Tuesday, September 13, 2016

Power Fire, Life Safety Electrical, Lighting Building Types Codes and Standards HVAC
Sponsored Content
Dimmable High Intensity LED Light
 
The GAU-LTL- 150W-LED- D High Mast LED 0-10V Dimmable Flood Light offers intense light output and is ideal for flood lighting, high mast lighting, light towers, as well as industrial and outdoor lighting applications.
 
Learn more.
AMAXX Newly Designed Outlet Covers
 
Need 60A utility power and a convenience outlet? Why install 2 boxes? With AMAXX by MENNEKES combine both into one enclosure. Choose from 5 enclosure sizes, various receptacle standards, motor disconnects, switched receptacles and add overcurrent protection if needed. One AMAXX enclosure can save you time, money and space. Innovative modular design facilitates quick delivery.
 
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Egress Lighting Solutions: Centralized Emergency Lighting Inverters For LED And Other Types Of Egress Lighting Fixtures!
 
Meeting and exceeding section 7.9.3.1.3 of the NFPA 101 “Life Safety Code”, our single- and three-phase inverters perform an automatic “Egress Lighting Integrity Test”, checking the inverter system and batteries, as well as the individual circuits leading to the emergency fixtures!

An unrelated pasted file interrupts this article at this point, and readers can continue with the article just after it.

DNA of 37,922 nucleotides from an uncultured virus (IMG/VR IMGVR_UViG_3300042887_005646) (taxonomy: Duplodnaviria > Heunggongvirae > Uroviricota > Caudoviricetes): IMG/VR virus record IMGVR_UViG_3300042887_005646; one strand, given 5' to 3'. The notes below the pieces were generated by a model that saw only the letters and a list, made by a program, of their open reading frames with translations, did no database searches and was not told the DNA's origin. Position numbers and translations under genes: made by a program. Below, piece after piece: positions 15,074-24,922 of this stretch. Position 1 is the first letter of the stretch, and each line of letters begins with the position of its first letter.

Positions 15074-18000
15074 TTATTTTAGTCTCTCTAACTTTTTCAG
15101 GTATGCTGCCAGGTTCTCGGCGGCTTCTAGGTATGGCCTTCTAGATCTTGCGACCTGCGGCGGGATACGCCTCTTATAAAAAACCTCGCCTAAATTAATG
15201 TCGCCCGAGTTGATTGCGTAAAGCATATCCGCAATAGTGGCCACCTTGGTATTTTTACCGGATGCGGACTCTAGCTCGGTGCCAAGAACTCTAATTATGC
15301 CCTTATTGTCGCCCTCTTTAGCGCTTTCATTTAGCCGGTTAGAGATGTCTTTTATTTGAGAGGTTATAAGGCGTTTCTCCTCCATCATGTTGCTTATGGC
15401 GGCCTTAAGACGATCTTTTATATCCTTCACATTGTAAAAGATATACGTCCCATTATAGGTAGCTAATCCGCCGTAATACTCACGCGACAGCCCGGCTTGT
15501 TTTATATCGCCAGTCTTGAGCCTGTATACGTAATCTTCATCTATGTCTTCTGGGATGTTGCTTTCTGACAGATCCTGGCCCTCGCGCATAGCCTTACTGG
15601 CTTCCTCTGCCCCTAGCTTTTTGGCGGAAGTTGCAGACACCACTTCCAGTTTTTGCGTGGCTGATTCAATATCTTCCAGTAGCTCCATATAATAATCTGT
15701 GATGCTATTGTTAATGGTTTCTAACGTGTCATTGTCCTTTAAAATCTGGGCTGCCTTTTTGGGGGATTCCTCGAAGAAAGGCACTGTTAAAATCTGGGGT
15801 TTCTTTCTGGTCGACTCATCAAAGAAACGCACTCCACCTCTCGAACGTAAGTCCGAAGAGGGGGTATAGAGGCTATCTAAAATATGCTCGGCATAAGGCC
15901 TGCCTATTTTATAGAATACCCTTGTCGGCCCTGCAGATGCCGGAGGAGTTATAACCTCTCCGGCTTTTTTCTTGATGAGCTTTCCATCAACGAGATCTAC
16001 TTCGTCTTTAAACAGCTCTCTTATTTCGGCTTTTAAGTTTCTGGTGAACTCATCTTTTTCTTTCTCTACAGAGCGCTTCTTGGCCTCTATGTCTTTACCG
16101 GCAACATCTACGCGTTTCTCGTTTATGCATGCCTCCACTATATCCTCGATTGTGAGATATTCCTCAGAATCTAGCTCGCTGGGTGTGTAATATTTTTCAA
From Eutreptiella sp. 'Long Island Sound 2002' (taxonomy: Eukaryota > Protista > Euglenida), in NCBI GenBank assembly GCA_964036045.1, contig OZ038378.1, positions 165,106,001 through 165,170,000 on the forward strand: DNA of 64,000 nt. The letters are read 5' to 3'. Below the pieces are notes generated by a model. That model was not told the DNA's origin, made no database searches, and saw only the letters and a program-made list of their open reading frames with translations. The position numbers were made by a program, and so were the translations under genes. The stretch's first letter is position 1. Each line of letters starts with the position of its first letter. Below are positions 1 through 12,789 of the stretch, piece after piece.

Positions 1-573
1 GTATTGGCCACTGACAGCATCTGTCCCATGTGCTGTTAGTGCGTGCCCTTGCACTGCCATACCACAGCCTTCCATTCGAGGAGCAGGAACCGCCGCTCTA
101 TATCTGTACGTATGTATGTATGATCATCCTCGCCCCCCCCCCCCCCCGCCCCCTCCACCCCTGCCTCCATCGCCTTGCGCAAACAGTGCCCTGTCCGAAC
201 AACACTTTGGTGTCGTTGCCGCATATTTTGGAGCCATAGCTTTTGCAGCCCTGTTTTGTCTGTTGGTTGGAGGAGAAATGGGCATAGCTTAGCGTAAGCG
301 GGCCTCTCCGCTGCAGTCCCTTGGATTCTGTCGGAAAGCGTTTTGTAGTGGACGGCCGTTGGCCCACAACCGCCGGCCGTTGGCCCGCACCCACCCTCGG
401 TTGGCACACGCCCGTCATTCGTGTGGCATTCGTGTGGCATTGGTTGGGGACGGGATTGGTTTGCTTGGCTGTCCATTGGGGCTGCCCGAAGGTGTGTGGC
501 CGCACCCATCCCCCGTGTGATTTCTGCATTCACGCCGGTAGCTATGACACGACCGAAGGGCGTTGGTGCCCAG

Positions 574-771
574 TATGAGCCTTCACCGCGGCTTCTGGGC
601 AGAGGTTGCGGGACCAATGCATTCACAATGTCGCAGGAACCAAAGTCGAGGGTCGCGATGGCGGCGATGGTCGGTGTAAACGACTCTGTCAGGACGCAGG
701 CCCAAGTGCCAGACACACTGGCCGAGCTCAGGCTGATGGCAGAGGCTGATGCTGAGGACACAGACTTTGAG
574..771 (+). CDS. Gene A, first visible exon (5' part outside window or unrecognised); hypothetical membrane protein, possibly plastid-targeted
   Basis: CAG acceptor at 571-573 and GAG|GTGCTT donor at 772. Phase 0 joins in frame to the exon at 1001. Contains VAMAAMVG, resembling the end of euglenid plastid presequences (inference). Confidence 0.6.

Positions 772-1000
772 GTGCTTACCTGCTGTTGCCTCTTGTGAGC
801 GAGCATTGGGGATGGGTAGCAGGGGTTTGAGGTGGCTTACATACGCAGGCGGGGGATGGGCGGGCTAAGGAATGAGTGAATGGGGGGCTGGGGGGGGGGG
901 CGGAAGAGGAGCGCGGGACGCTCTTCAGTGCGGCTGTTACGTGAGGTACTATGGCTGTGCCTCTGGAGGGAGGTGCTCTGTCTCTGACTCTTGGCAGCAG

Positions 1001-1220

Read our brochure and download inverter specifications today!
 
LifeSource Commercial water filtration and TAC conditioning systems are better alternatives than salt softeners
Improve domestic drinking water from every tap and prevent scale build-up in “whole-building” design/build and TI applications for hotels, multifamily and corporate office facilities.
 
Learn more.
New White Paper compares energy-efficiency of Y-strainers
 
An independent study by the Utah Water Research Laboratory compares conventional Y-strainers to the new LPD Y-strainer. One finding: Even when the new LPD Y-strainer is 50% clogged, it is still more energy efficient than a completely clean conventional Y-strainer.
 
Download White Paper.
Upcoming Webcast: Next-generation lighting: the emergence of PoE for lighting and controls
 
Historically lighting controls have always had a singular responsibility—manage the lights. Additionally they have largely operated over electrical circuitry (a combination of high- and low-voltage wires) that is costly, sometimes complicated, and often difficult to commission and operate. Tuesday, September 20 at 11 a.m. PT/1 p.m. CT/2 p.m. ET. Sponsored by: CREE
 
Register now.